Former US ambassador to China Jon Huntsman, whose presidential campaign never connected with Republican primary voters, was to withdraw yesterday from the race for the nomination, his campaign manager said on Sunday.
Huntsman campaign manager Matt David said Huntsman would announce his withdrawal at an event in South Carolina, site of the next primary vote and that Huntsman would endorse former Massachusetts governor Mitt Romney, whom he believes is the best candidate to beat US President Barack Obama in November, campaign officials said.
The former Utah governor placed third in last week’s New Hampshire primary despite devoting most of his campaign resources to the state.
He had already said that -expectations for him in South Carolina’s primary this week would be “very low.”
Word of the Huntsman withdrawal came on the same day the State, South Carolina’s largest newspaper, endorsed him for president.
The endorsement said there were “two sensible, experienced grown-ups in the race,” referring to Romney and Huntsman.
However, it said Huntsman “is more principled, has a far more impressive resume and offers a significantly more important message.”
Huntsman’s resume suggested he could be a major contender for the Republican nomination: businessman, diplomat, governor, veteran of four presidential administrations, an expert on China and on foreign trade. With a -personal fortune based on his family’s global chemical company, he could be a late entry into the nomination contest without necessarily hobbling his campaign.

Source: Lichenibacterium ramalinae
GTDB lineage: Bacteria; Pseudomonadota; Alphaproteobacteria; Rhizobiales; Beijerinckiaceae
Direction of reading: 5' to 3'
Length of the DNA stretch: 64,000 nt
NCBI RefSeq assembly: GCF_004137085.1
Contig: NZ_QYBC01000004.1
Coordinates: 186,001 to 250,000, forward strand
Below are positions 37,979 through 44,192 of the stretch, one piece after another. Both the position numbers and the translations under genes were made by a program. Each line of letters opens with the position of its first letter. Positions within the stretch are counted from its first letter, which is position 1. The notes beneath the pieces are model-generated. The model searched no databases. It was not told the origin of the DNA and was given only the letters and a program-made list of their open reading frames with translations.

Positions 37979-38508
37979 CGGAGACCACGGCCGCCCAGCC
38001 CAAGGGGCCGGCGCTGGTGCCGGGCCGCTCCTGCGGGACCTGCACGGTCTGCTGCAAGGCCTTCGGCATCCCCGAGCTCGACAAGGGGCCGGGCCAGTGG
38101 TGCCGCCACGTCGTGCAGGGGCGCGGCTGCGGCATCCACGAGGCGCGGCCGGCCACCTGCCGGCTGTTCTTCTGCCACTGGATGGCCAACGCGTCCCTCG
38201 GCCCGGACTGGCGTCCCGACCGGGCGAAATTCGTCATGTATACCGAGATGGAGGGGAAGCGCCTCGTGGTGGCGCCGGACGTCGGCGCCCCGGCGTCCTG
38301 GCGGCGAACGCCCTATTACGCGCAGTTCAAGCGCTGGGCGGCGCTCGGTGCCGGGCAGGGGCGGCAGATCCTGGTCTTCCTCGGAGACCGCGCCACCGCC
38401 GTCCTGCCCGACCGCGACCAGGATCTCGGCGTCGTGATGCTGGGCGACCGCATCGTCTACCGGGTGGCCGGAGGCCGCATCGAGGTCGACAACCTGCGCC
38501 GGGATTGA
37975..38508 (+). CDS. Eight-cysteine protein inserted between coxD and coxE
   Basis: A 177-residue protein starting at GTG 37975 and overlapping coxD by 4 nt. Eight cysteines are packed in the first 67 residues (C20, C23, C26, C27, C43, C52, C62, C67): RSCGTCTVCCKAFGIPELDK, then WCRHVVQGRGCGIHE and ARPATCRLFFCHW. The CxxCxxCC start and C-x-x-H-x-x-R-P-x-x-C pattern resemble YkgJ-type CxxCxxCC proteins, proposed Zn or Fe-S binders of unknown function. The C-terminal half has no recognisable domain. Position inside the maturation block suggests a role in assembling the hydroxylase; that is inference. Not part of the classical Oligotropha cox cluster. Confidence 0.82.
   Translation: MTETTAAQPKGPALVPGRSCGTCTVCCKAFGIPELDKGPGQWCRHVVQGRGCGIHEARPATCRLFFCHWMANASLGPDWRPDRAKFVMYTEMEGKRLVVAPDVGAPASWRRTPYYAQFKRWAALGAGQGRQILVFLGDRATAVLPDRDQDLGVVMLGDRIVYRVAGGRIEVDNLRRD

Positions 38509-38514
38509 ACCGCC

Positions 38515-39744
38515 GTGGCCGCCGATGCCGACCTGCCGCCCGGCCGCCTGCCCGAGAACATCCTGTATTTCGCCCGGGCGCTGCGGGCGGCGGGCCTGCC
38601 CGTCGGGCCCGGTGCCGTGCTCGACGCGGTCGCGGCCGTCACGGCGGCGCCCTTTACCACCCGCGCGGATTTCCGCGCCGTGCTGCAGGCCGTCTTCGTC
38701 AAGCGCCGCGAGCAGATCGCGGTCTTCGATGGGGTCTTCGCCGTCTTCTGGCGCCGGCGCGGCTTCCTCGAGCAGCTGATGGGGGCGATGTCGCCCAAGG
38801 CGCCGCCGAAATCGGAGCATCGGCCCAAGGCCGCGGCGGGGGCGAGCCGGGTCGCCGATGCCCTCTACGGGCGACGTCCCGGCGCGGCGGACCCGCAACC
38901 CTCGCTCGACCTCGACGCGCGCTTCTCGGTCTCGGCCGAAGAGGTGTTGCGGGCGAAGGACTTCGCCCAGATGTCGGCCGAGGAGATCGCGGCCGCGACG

Yet Huntsman was almost invisible in a race often dominated by Romney, a fellow Mormon.
To distinguish his candidacy in a crowded field, Huntsman positioned himself as a tax-cutting, budget-balancing chief executive and former business executive who could rise above partisan politics. That would prove to be a hard sell to the conservatives dominating the early voting contests, especially in an election cycle marked by bitter divisions between Republicans and Democrats and a boiling antipathy for Obama.
Huntsman also tried to offer a different tenor, promising a -campaign marked by civility.
“I don’t think you need to run down somebody’s reputation in order to run for the office of president,” he said.
While Huntsman was often critical of his former boss — he joined those saying Obama had failed as a leader — and occasionally jabbed at Romney, he spent more of his time in debates pushing his own views for improving the economy than thumping the president or his opponents.
In light of his work in the Obama administration, Republicans seemed wary of Huntsman. While he cast his appointment in August 2009 as US ambassador to China as answering the call to serve his country, his critics grumbled that he had in fact been working on behalf of the opposition.